As breast augmentation procedures have sky rocketed in popularity, patients coming to see plastic surgeons present with many different varieties of breast shapes, as well as different degrees of sagging and variable levels of breast atrophy and breast volume loss. Therefore, many different breast augmentation techniques have been developed for silicone breast implant placement to address the concerns patients might have about their breast shape and size. Despite this, patients are typically not aware of the different breast enhancement options which could include under the muscle breast implant placement with or without a dual plane, above the muscle breast augmentation but under the pectoral muscle fascia (subfascial), and above the muscle but under the breast gland only (above the fascia). We discuss the important differences below in order to improve our patient’s understanding of the steps involved with their breast augmentation procedure.
Under the muscle breast augmentation is the most popular method of performing breast enlargement surgery with either silicone breast implants or saline breast implants. The number one reason plastic surgeons choose to go under the pectoral muscle is because the results are better, especially in the long-term, and by going under the pectoral muscle the risks of capsule contracture are much lower when compared to most above the muscle breast augmentation procedures.
In addition to improving the overall softness of breast implant results by going under the pectoral muscle, the muscle itself acts to add more tissue over the breast implants making the breasts feel softer. The muscle itself can also act to support the extra weight of the breast implants, and perhaps lead to a decrease in the effects gravity might cause over time. Many patients with under the muscle breast implants sag less when compared to above the muscle breast enlargement surgery.
Sagging breasts are common and tend to occur after weight loss and pregnancy. Depending on the level of sagging, a plastic surgeon might consider either a breast lift surgery with breast implants or a breast augmentation with the option to go under the pectoral muscle using the dual plane technique or above the muscle surgery. The decision to choose one plastic surgery approach versus another depends on the patient’s goals and the level of sagging. For the cosmetic surgeon, the level of breast sagging will be the most critical factor in recommending one technique versus another.
The dual plane breast augmentation is the procedure recommended most often in patients that are just a little saggy. The level of sagging is typically determined using measurements of the breasts during a consultation. Oftentimes, a plastic surgeon uses the term “pseudosaggy breasts” to describe breasts which have some sagging characteristics, but can still be treated with breast augmentation. Moderate or severely sagging breasts are best treated with a breast lift technique in addition to breast implants.
Once a breast implant is placed under the pectoral muscle it will find itself under the influence of the muscle’s power to be moved around and shift when the muscle contracts. As the body’s second largest muscle, the pectoral muscles are very powerful. This is especially true if you work out a lot. Having a strong upper body, which is typically achieved with pullups and pushups, leads to the development of stronger and bulkier pectoral muscles. As a result, the ability of the pectoral muscle to move the breast implants around while you’re exercising or when you flex your muscles is increased. The movement of the breast implant under the muscle’s contractile power is predictable and results in an upward movement of the breast implant towards the clavicles. One way to mitigate this contractile movement is to limit the level of exercise in the upper body after breast augmentation. However, committed athletes are generally not willing to make this drastic lifestyle change.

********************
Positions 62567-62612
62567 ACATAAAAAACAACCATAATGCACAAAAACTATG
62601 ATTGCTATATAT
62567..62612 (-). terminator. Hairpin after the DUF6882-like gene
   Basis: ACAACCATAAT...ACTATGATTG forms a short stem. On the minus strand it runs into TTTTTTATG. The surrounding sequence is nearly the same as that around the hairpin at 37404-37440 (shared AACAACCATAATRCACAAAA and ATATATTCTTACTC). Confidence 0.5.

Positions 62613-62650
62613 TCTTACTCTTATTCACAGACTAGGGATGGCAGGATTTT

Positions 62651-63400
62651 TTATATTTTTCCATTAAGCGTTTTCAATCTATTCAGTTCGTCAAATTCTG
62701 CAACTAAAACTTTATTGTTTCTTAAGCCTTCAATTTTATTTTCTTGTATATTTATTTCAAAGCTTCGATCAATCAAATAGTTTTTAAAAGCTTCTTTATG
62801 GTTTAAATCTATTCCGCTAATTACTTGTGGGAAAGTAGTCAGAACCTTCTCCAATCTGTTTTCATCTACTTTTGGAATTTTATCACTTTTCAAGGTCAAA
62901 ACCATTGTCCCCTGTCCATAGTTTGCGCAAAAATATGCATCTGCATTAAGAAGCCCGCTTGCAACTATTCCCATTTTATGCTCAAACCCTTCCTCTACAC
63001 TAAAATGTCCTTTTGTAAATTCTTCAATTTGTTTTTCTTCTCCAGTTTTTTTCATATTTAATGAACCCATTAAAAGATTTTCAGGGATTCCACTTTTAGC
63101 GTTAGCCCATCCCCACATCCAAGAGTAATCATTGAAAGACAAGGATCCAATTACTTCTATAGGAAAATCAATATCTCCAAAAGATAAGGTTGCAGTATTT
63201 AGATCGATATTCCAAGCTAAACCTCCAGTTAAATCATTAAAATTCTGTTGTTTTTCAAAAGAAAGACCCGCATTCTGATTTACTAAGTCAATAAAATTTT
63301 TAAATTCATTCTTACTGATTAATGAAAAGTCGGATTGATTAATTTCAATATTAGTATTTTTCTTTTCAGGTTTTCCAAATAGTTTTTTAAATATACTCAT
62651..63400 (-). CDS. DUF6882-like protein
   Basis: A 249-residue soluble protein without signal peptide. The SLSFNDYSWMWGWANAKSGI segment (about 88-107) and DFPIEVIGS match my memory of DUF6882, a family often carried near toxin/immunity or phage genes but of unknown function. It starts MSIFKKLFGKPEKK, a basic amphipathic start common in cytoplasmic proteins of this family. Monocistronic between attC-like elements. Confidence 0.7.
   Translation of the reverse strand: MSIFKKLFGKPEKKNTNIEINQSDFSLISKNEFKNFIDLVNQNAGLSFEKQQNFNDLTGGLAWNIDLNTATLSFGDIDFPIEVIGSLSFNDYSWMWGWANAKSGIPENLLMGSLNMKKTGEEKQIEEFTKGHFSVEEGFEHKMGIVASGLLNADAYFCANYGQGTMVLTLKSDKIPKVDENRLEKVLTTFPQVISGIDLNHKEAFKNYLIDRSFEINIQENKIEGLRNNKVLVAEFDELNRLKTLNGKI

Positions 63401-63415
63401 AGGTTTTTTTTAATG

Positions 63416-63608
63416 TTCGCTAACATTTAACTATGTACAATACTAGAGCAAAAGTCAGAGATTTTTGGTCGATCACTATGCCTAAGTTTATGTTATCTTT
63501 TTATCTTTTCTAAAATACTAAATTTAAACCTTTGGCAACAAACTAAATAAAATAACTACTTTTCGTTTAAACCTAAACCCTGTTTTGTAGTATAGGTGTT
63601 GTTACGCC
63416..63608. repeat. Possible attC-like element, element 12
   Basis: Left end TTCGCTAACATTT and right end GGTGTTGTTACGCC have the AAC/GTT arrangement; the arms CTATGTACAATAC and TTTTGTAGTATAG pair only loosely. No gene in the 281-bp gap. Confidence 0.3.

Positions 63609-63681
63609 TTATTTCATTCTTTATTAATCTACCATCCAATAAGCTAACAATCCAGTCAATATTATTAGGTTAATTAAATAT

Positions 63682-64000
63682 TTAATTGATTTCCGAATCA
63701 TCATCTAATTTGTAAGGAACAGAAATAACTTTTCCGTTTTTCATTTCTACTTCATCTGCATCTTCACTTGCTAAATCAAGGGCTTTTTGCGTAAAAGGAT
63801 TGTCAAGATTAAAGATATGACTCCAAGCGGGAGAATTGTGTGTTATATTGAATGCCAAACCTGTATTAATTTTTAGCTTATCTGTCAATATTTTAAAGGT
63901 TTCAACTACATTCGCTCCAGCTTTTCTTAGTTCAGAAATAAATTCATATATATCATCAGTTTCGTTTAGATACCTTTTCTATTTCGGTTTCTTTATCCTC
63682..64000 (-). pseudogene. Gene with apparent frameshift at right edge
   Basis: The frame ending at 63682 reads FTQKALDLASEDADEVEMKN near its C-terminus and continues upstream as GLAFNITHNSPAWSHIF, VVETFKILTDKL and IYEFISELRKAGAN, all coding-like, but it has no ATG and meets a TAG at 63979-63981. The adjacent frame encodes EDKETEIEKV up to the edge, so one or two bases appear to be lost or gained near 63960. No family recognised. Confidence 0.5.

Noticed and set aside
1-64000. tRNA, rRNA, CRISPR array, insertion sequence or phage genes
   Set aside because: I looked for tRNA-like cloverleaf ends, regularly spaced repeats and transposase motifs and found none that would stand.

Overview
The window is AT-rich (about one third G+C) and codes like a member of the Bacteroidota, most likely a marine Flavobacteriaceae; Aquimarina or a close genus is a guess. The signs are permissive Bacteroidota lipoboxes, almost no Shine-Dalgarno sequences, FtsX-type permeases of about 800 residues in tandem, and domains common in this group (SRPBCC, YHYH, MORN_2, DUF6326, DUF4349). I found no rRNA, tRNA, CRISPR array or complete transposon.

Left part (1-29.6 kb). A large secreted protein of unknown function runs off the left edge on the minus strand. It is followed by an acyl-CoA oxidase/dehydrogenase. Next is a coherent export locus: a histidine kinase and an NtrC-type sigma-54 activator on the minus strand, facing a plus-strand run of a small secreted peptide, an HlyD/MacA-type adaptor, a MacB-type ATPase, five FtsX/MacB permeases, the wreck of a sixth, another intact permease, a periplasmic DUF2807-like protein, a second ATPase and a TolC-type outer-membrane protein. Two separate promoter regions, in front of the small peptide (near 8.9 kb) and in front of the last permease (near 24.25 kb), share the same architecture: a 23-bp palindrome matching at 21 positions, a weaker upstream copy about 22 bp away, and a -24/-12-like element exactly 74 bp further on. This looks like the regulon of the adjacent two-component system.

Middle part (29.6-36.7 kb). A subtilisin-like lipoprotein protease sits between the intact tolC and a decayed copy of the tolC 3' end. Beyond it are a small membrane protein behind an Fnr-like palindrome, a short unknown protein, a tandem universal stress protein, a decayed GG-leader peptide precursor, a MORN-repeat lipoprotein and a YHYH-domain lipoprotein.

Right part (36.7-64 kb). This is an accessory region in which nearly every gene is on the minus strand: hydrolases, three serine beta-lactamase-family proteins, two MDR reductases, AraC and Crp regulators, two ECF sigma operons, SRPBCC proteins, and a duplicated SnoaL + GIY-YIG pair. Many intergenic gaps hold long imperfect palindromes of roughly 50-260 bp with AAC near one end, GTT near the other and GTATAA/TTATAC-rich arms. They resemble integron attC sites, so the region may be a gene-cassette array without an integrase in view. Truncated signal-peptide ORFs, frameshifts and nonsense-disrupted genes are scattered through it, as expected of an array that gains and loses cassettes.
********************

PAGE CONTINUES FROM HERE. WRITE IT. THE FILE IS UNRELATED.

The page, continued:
A second option, which should be discussed with your breast surgeon, is performing the breast augmentation using a dual plane approach. In the dual plane approach, the breast specialist will release the pectoral muscle origin at the rib margin. This step will reduce the ability of the pectoral muscle to contract in such a way as to push the breast implant less powerfully, limiting breast implant show at the clavicle. The dual plane will reduce the strength of the pectoral muscle, so serious athletes typically find this option less than ideal. At this point, discussing an above the muscle breast augmentation to preserve the ability and strength of the pectoral muscles to contract while reducing the movement of the breast implants should be discussed with your plastic surgeon. If you enjoyed this blog on breast implant placement and would like to learn more, you should stay tuned for our upcoming blog which details the above the pectoral muscle breast augmentation procedures. Next time, we will discuss the above the muscle breast implant placement with the subfascial approach and the above the fascia approach.
If you’re interested in finding out which type of breast augmentation approach suits your anatomy best, or you are ready to discuss your future breast augmentation results, please call (480) 382-4995 to make an appointment with Guerra Plastic Surgery Center.